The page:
Theodor Karl Gustav von Leber
- Franceschetti-Leber phenomenon
- Leber's congenital amaurosis
- Leber's miliary aneurysm
- Leber's optic atrophy
- Leber's plexus
Biography of Theodor Karl Gustav von Leber
Theodor Karl Gustav von Leber was the son of a professor of languages in Karlsruhe. Initially he was attracted to the study of chemistry, but the great professor Robert Wilhelm Eberhard Bunsen (1811-1899) advised him to study medicine, as there were far too many chemists. He was a pupil of Hermann Ludwig Ferdinand von Helmholtz (1821-1894) in Heidelberg, where he received his doctorate in 1862 and spent a year as an assistant to Herman Jakob Knapp (1832-1911) at the Heidelberg eye clinic.
Leber subsequently went to Vienna to study physiology under Carl Friedrich Wilhelm Ludwig (1816-1895), but soon turned to ophthalmology, becoming an assistant to Albrecht Friedrich Wilhelm Ernst von Graefe (1828-1870) in Berlin for the period 1867-1870. He also stayed for some time in Paris.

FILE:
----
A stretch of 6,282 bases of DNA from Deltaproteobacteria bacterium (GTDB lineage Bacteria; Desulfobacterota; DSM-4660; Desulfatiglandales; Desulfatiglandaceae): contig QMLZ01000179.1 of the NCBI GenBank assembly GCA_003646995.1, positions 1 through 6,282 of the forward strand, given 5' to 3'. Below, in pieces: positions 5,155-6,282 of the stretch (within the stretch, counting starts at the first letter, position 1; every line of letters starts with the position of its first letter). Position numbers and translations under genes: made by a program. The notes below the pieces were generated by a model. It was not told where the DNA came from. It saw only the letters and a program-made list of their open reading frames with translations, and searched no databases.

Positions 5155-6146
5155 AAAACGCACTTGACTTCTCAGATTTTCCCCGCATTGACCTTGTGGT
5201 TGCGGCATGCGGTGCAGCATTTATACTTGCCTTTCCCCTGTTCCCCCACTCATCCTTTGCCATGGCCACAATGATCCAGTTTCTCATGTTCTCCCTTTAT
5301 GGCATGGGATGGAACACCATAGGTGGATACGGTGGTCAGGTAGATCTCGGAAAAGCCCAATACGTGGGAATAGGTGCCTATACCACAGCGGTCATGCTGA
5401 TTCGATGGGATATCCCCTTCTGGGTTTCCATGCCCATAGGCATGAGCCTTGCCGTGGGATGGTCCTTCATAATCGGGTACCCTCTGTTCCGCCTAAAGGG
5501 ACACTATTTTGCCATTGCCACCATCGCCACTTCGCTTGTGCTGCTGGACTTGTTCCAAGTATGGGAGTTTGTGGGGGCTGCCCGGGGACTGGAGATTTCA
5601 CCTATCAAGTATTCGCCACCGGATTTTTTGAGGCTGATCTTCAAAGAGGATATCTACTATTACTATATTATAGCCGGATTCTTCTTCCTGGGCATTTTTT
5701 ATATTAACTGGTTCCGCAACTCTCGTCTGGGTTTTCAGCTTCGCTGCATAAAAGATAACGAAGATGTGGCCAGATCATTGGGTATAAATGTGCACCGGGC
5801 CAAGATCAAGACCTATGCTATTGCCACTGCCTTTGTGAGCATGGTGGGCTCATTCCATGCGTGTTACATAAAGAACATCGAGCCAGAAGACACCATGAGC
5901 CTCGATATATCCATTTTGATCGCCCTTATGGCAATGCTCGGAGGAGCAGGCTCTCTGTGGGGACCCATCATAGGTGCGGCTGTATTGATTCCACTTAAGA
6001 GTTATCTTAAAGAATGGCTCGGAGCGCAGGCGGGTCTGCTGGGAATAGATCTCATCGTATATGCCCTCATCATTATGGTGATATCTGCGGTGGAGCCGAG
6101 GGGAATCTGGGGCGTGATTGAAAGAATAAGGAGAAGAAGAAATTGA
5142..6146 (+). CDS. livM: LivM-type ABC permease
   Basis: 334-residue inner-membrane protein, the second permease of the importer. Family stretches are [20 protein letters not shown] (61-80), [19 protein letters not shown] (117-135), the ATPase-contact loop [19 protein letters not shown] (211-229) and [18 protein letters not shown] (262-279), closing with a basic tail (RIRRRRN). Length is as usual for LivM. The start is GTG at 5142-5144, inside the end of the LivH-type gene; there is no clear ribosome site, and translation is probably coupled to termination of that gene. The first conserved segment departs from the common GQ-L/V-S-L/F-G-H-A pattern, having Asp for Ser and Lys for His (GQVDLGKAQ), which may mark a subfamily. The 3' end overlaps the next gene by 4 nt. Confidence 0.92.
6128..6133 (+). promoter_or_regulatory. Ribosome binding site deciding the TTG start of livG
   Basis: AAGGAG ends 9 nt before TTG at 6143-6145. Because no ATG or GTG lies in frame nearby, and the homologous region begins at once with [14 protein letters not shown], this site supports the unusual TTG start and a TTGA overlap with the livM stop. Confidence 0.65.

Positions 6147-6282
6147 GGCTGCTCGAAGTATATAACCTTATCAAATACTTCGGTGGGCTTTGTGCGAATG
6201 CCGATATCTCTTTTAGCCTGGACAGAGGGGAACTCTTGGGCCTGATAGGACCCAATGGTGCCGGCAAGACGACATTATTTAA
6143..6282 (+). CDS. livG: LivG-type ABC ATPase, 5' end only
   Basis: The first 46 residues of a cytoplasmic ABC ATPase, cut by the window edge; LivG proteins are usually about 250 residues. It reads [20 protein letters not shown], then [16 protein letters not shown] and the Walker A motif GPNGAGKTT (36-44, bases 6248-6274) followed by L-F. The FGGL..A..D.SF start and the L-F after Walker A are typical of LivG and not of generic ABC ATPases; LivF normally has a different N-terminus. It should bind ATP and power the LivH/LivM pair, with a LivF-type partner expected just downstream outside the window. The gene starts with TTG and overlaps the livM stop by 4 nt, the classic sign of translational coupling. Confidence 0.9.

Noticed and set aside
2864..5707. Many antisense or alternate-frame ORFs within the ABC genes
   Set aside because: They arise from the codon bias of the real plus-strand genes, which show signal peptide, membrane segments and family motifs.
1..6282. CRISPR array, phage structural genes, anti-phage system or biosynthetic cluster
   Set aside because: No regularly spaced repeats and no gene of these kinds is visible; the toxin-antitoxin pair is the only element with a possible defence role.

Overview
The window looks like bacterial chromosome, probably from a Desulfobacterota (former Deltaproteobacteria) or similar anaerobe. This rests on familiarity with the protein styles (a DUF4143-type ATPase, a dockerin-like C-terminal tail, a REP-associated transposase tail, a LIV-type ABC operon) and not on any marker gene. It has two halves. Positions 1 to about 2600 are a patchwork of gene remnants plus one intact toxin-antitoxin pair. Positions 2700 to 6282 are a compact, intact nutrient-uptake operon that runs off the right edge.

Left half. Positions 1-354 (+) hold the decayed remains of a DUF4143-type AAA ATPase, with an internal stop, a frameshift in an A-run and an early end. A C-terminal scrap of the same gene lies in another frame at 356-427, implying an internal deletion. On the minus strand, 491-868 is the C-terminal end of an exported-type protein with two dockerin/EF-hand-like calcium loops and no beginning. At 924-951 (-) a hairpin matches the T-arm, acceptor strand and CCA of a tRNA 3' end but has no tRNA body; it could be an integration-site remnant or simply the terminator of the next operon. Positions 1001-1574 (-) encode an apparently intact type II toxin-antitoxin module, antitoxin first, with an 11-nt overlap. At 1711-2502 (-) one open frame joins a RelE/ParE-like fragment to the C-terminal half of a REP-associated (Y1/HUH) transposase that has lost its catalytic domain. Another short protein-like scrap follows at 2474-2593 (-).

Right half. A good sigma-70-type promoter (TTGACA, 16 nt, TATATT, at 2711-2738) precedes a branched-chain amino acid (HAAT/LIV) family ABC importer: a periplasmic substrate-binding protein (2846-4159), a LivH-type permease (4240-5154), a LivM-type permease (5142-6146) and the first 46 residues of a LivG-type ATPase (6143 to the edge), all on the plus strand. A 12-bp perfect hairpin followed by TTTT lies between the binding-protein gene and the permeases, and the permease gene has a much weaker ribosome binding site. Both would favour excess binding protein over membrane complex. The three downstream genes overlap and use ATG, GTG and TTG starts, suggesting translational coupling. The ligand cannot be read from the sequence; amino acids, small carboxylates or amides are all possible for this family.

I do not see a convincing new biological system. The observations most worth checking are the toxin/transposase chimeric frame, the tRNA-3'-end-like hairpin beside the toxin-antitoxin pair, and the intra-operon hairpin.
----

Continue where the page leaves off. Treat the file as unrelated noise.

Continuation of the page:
Leber was habilitated for ophthalmology in Berlin in 1869. He became professor extraordinary of opthalmology and director of the university eye clinic in Göttingen in 1871, and in 1890 he was called to the chair and the directorship of the Eye Clinic at Heidelberg, where he remained until his retirement in 1910.
From 1871 Leber was co-publisher and geschäftsführender editor of Albrecht von Grafe's Archiv für Ophthalmologie.
A scholarship given by the German Ophthalmological Society is named for him: Theodor-Leber-Stipendium zur Förderung der pharmakologischen und pharmakophysiologischen Forschung in der Augenheilkunde.
We thank Günter Krämer and Patrick Jucker-Kupper, both Switzerland, for information submitted.